S. GADHAFI (through translator): Some of them were on drugs.

M. GADHAFI (through translator): They are on hallucinogenic drugs.

They are giving them those pills. They are given pills. Take the pills, those pills, the pills, those hallucination pills. Those who offer pills to your children, arrest them.


COOPER: Those are just some of the mentions of these pills.

What makes Gadhafi's al Qaeda pill-popping theory even harder to understand and even more impossible to believe is that it contradicts the other argument he and his government spokesman and his son make: that Gadhafi has made Libya a bastion against al Qaeda.


IBRAHIM: Libya is the only country free of al Qaeda in the region.


COOPER: All right. Well, if that's true, then how can you claim that al Qaeda has been smuggling in all these pills, distributing them, infiltrating all these coffee shops, and continually drugging all these people? How can you claim that if you believe this Gadhafi spokesman?


IBRAHIM: Libya is the only country free of al Qaeda in the region.


COOPER: So, to sum up, Gadhafi and his son and his spokesman want you to believe that al Qaeda, which does not exist in Libya, is maintaining a major drug smuggling operation and at the same time recruiting and running a massive army of unknowing, stoned kids who are killing troops and policemen while rampaging and tripping on pills that don't actually make you trip or rampage.

If that's not a logic-defying lie, I don't know what it is. The Libyan leader and his spokesman also continue to claim the government doesn't target civilians. Pictures show otherwise.

This is people video from last Friday in Tripoli, people leaving a mosque unarmed, heading to join other protesters and being fired upon. Another video, protesters in a funeral march being fired upon. And here is an airstrike yesterday in the desert outside Brega, the only target within miles, about 250 people, Libyans, heading to Brega to defend it from attack.

Our own Ben Wedeman was with them.


BEN WEDEMAN, CNN SENIOR INTERNATIONAL CORRESPONDENT: We are outside the town of Brega, where this ongoing battle is happening, and we watched this Libyan air force plane flew overhead. I can tell you exactly what the target was. It was us. It was us and the people all around us, which was, I would say, about 250 individuals, most of them volunteer fighters getting ready to move ahead forward into Brega to engage the Libyan forces.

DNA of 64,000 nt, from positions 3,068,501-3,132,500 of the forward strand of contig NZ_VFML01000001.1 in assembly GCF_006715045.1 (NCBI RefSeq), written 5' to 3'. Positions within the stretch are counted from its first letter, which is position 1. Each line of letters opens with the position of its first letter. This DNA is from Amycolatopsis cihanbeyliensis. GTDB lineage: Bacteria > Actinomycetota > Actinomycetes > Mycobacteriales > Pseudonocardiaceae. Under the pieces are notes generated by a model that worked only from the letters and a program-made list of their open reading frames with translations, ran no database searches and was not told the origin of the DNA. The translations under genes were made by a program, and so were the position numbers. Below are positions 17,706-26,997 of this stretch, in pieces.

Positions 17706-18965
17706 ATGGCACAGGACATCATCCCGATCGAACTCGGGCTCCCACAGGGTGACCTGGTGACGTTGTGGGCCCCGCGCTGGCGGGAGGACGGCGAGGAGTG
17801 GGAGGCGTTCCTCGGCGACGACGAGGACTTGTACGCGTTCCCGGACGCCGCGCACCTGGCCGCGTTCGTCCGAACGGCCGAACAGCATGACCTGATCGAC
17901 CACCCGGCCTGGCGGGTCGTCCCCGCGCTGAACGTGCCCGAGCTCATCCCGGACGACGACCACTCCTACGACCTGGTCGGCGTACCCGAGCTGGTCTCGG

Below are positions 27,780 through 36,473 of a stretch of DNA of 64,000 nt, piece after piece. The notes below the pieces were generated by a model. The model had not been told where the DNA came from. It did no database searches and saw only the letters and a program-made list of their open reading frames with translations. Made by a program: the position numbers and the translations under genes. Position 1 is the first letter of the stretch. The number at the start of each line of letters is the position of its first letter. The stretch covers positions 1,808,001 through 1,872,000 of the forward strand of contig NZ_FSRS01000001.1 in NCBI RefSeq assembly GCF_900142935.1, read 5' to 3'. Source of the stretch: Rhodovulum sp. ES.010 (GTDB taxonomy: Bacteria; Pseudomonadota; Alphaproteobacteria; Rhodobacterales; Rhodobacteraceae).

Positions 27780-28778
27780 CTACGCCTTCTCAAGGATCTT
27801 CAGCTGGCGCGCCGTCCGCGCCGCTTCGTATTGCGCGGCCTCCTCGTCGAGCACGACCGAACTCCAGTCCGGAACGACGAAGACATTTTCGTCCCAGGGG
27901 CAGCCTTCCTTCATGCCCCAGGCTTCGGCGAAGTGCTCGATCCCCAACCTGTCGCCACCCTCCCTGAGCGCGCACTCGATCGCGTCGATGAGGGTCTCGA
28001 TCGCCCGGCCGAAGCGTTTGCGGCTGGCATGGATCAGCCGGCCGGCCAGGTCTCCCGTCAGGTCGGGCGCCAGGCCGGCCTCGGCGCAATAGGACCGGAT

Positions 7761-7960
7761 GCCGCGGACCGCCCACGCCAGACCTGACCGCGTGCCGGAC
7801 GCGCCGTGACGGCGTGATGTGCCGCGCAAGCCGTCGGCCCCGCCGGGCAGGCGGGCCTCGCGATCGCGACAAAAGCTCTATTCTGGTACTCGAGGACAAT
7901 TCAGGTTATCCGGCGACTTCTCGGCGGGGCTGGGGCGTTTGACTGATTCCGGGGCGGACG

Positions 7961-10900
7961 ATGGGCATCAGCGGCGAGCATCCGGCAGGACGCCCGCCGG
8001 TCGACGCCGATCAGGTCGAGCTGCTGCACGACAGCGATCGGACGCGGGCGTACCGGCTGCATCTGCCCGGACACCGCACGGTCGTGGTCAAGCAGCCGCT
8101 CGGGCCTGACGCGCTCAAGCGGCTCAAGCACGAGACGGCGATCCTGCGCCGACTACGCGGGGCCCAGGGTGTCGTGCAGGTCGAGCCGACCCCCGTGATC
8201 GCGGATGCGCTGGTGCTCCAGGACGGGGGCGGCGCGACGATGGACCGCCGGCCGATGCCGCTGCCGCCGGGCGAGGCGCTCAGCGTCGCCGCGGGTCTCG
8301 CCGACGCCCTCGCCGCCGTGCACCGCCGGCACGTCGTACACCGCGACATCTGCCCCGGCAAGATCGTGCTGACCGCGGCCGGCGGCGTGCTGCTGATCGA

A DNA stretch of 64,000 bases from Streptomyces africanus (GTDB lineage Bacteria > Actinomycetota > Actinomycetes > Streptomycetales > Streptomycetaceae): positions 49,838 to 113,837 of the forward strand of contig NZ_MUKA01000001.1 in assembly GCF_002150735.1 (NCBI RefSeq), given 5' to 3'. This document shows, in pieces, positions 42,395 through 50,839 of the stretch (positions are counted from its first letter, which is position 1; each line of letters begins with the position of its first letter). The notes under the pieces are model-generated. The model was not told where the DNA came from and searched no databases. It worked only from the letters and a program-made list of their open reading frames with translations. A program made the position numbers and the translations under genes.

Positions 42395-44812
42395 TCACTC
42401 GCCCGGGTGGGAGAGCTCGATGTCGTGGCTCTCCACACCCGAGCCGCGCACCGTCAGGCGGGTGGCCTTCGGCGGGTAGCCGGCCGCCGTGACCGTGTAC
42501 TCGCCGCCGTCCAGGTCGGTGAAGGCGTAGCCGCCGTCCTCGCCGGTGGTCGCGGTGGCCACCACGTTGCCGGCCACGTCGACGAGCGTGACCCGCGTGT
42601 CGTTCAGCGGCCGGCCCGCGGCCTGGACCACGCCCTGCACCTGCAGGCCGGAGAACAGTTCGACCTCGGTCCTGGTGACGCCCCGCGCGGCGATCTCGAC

So I guess, yes, we were the target, nothing else.


COOPER: Again, some of the people were armed and belonged to anti-government forces. The government claims they are al Qaeda operatives and that they're only targeting ammunition dumps. There were no ammunition dumps where that bomb fell, only people.

And Ben Wedeman says there may have been hard-core Islamists in the midst in Benghazi, but the vast majority are Libyan civilians, untrained and poorly equipped.

A bit later in the program, you're going to hear from a Libyan doctor in another town held by anti-Gadhafi Libyans, a doctor who has seen dozens of dead and wounded and says there are -- they are just young people who want freedom.

First, I want to get the latest from our Nic Robertson in Tripoli. Also with him is MARIE COLVIN of "The Sunday Times" in London.

Nic, tomorrow, or a few hours from now in Tripoli is going to be Friday prayers. And after that last Friday, we saw what happened. People were called to come out and protest after Friday prayers. They did that. Shots were fired and people were killed. And we have seen multiple videos of that.

Is there an anticipation that people will actually come out on the streets in a few hours and protest?

NIC ROBERTSON, CNN SENIOR INTERNATIONAL CORRESPONDENT: Well, I talked to a man earlier this week who said he has been involved in some of the Gadhafi protests here. And he said this Friday, today, they planned to gather in the mosques after the noontime prayers.

And this will be the safest way, he said, that they can protest. He said he hoped there would be women there as well, because he believed that the government wouldn't shoot on women.

But this -- this he said had now become the only way for them to voice their grievances with the government, because if they go out on the streets, they will get run off the streets. So I think we can (AUDIO GAP) perhaps see similar scenes that we have seen in Tripoli tonight, a real tightening of security around the city, heavy armor ringing the city on the (AUDIO GAP) soldiers with bayonets on their weapons. The government, it seems, is bracing itself for whatever may come, Anderson.